Reflections on the Commission for Social Development
“Following the proceedings of the sessions, hopping from one side event to another, and coming together and sharing views, ideas, learning and insights was indeed an undertaking! This year’s theme, “Promoting Empowerment of People to Achieve the Goals of Social Development” is at the heart of the Salvatorian Sisters’ mission, and I thought of all of them.
Growing up in the Philippines, I quickly learned that there is nothing natural or pre-ordained about poverty, be it material or non-material poverty. In my country politics often colludes with multinational businesses; landless farmers are among the hungriest; indigenous peoples–dispossessed of their mineral-rich ancestral territories by “development projects”–are forced to take on dirty, demeaning and dangerous jobs in the cities; abused women and children are stripped of their dignity and not given justice due to the weak laws of the country.
Empowering people, building their capacity, placing them at the starting point of every development effort, and creating an enabling environment will result in renewed trust and collaboration. They say that for the impoverished, the most important needs are opportunities, but how can we bridge the gap between the marginalized groups of people and the resourceful groups of society? Empowerment is the key. Most of all, governments need to develop policies that equip people with the good health, education, skills and social protection they need to participate effectively in development and obtain decent jobs.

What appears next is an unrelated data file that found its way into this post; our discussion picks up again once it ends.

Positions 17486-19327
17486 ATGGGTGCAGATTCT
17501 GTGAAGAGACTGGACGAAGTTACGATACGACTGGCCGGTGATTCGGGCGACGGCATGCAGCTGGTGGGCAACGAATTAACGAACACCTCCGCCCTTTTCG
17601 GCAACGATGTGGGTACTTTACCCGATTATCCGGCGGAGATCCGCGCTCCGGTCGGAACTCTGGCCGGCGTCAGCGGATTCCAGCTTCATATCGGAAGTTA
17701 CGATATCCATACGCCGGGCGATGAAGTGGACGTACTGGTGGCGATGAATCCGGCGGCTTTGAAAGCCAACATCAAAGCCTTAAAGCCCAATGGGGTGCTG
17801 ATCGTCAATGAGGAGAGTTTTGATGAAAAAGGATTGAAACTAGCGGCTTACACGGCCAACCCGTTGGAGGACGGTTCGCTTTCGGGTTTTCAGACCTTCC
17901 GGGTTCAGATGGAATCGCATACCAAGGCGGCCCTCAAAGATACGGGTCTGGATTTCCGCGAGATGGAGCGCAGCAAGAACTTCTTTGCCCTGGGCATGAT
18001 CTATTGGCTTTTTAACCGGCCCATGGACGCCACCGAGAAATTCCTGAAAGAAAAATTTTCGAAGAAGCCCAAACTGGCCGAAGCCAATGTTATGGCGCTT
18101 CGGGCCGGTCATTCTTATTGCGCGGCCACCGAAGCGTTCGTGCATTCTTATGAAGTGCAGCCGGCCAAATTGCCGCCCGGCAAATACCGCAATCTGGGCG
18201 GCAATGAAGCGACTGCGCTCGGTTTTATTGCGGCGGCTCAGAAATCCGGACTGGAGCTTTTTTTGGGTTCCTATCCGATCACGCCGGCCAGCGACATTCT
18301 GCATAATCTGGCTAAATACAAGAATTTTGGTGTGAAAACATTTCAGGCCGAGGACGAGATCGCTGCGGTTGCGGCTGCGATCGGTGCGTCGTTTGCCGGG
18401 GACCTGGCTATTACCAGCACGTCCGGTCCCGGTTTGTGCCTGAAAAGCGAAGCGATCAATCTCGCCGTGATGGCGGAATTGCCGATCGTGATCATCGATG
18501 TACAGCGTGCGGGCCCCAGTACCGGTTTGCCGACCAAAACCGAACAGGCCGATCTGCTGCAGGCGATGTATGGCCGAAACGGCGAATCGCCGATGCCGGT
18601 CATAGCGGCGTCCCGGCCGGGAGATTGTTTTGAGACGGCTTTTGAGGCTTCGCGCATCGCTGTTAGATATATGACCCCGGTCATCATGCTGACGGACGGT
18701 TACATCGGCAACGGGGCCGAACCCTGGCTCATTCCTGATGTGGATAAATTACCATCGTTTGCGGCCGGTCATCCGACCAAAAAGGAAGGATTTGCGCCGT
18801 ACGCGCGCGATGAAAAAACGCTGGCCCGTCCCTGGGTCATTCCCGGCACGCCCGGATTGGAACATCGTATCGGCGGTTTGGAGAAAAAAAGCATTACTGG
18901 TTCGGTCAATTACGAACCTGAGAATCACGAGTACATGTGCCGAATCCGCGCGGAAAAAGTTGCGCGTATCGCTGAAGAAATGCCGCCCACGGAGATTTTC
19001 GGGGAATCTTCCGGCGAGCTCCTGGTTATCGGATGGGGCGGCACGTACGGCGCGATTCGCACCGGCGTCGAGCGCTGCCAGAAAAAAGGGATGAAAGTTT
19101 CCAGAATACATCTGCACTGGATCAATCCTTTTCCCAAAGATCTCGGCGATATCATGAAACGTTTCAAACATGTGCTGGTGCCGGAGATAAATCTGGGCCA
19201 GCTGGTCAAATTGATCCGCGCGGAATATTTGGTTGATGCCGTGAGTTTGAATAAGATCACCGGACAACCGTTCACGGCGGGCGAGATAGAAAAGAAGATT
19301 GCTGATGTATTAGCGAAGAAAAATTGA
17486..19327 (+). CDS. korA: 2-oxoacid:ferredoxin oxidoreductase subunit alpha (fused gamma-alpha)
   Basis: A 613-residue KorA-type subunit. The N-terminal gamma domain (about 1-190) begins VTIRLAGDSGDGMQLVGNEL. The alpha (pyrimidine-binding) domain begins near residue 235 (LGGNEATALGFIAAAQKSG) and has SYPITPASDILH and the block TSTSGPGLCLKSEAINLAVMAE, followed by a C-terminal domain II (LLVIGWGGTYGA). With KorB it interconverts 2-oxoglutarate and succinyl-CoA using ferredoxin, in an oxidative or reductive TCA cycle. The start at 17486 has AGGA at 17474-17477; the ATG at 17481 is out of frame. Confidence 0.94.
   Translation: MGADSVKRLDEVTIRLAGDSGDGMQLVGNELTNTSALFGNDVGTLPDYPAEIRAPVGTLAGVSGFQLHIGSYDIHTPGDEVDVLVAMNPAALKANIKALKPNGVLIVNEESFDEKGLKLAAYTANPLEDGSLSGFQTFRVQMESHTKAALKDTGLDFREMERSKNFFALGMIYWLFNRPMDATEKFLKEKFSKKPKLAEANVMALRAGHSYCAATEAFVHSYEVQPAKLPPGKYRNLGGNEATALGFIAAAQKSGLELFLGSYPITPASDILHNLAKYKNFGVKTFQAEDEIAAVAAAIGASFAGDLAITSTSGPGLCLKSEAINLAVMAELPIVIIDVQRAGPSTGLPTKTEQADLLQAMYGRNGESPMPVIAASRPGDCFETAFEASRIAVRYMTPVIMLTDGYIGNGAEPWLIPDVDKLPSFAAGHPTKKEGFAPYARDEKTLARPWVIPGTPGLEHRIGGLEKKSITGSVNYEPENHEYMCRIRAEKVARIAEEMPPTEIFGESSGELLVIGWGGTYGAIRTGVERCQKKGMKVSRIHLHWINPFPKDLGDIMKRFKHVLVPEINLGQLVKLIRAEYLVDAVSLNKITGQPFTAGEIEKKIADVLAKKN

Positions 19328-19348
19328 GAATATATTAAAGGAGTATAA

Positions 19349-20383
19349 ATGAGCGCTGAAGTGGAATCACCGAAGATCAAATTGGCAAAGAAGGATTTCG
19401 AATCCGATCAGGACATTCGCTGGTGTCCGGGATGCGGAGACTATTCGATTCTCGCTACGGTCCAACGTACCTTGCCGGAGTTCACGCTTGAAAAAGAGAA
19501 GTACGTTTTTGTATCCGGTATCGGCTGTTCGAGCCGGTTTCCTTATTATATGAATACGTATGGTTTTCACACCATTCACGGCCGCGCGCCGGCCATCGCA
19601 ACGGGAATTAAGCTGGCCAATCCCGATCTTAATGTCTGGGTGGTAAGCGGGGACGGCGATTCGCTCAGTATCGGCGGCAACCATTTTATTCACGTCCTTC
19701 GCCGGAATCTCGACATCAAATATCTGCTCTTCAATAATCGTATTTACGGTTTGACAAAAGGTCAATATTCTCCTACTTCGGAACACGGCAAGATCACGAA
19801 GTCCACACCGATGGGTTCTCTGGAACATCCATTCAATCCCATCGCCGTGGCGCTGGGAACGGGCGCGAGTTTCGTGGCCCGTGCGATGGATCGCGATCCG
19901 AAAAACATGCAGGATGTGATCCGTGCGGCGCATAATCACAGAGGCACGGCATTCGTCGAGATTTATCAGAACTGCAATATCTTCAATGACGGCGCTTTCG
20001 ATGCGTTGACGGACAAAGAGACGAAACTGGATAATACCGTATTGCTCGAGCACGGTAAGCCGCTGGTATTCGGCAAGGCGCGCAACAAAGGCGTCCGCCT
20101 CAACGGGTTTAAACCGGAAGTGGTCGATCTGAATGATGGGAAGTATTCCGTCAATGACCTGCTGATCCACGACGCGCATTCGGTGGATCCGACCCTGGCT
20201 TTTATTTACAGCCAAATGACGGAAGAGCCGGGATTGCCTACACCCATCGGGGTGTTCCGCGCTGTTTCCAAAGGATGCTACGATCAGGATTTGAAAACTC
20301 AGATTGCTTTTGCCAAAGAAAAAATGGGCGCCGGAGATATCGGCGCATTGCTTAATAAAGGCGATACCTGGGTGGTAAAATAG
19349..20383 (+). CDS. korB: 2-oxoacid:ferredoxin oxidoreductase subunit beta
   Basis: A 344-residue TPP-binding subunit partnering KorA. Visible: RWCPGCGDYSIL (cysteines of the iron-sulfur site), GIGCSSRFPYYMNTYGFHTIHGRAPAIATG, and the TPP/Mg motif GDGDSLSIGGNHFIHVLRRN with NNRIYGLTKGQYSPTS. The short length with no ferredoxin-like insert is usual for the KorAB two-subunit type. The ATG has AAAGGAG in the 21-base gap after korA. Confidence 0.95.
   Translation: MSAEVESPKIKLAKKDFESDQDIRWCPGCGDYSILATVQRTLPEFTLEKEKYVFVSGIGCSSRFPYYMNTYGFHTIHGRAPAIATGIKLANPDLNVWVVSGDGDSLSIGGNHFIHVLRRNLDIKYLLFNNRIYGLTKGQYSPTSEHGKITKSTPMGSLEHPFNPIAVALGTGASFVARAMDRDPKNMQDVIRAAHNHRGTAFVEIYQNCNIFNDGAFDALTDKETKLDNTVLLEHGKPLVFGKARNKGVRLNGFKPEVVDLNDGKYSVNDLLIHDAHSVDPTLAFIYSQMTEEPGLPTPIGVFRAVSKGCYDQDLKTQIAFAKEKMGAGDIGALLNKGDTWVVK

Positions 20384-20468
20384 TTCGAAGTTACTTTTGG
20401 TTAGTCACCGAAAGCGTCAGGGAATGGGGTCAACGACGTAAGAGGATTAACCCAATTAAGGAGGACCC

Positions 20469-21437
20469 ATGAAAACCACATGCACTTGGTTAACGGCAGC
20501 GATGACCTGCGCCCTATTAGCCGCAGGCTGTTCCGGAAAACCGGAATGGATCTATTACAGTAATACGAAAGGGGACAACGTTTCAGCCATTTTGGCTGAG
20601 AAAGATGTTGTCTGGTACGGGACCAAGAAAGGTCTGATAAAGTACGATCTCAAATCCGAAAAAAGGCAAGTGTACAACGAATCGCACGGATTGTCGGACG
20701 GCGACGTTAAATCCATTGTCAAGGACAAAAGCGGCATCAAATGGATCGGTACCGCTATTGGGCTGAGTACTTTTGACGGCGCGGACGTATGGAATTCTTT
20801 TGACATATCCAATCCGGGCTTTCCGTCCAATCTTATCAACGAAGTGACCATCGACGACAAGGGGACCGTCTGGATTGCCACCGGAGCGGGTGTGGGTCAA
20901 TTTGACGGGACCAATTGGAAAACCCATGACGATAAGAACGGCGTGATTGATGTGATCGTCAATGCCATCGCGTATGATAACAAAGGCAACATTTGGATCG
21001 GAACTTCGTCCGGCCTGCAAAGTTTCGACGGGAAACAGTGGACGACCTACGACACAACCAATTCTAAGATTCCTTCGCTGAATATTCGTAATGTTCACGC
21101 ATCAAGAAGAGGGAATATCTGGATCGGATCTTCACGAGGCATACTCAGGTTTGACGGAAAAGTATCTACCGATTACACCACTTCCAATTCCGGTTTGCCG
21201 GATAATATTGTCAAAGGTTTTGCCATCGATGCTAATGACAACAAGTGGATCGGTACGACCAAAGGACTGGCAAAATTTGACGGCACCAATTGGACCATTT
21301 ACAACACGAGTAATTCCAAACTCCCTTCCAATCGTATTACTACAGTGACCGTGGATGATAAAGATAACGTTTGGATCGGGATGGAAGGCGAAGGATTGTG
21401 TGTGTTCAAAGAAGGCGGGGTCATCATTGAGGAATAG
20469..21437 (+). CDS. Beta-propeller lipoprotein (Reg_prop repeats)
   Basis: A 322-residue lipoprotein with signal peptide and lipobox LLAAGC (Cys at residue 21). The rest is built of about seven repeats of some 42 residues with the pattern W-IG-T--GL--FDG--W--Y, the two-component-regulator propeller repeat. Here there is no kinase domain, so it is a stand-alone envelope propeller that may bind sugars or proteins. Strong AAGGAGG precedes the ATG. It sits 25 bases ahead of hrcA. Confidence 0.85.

I have a strong conviction that no security, peace, or development is possible as long as people remain slaves of material and non-material poverty and injustice. Empowerment of the people should be a passion for every human being on earth; it pays off. Spirituality is abundant and robust when we can pray as well as mobilize resources to empower the people.”
–Eloisa Holdiem SDS